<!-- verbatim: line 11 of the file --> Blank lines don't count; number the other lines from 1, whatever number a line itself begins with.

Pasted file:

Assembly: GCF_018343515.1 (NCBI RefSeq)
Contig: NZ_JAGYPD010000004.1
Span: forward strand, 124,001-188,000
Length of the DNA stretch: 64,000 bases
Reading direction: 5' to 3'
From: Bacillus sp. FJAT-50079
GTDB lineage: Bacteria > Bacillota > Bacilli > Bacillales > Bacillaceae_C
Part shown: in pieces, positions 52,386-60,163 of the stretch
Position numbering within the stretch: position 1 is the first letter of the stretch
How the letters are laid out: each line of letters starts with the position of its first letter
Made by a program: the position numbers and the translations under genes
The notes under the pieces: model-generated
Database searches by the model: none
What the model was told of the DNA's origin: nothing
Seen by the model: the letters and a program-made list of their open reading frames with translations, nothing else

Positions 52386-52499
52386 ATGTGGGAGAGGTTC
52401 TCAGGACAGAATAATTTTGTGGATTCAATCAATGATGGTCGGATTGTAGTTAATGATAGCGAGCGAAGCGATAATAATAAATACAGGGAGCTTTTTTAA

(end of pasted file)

Made by a program: the position numbers and the translations under genes